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A bold water Feature set in a designated space for a major out door seating and entertainment area was the principal requirement for the owners of this modern Edinburgh Villa.

A wood deck is defined by the creation of a large planter sunk into the upper garden bank, housing a “letter box” waterfall, gushing into a canal, flanked by a long thin planter. Generously lit, this feature may be admired not just from the garden, but also the adjacent garden room and dining room throughout the day.

Granite sleepers take one up the highest point in the garden marked by a greenhouse and enables access the remoter parts of the garden via the lawn. Planting is designed to exploit the cultural and microclimate opportunities afforded here. Thus near the house there is a limited palette of striking evergreen, regimented planting to reflect the formality of the location, and as one moves away from the house the planting becomes more informal and diffuse.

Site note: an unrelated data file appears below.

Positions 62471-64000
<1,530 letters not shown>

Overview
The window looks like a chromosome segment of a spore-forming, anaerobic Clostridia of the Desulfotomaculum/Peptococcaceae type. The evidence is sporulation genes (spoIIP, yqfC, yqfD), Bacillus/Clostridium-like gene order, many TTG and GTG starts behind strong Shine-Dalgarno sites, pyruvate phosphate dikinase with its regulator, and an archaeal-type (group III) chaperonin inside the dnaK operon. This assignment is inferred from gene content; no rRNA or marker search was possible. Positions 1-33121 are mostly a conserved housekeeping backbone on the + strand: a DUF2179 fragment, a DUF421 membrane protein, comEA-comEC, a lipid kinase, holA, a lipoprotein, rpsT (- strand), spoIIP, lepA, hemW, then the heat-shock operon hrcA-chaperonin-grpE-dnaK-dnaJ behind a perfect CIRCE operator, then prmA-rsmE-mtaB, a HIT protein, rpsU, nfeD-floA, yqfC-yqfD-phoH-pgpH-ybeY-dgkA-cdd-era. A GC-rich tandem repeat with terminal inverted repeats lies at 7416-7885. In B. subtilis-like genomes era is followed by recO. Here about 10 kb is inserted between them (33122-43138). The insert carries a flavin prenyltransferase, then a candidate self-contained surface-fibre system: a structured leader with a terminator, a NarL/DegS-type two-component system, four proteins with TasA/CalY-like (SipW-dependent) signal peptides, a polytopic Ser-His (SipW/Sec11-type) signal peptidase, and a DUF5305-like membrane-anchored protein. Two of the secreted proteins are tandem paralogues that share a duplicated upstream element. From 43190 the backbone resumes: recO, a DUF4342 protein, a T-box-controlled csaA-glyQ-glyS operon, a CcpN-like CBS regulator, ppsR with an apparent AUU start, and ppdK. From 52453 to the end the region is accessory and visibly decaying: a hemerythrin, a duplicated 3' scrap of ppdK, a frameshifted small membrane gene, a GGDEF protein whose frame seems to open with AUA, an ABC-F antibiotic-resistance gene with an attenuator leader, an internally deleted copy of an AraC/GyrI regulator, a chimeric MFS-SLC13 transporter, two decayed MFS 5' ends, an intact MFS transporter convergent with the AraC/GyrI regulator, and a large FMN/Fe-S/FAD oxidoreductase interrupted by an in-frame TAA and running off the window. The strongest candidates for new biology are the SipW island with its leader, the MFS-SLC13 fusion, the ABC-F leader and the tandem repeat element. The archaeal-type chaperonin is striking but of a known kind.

In the front garden a mature Lime tree, part of a street group, is under planted by Rhododendrons and associated plants to simulate a woodland edge, extending into the rear garden via the bed at the foot of the new stone wall. Adjacent to the greenhouse a vast herbaceous border is planted for spectacular late summer and autumn interest. Also mixed in are plants such as Buddleia and Stonecrop to attract butterflies and bees. Additionally, warm stonewalls are planted with espalier trained fruit bushes.

Edinburgh Garden Design
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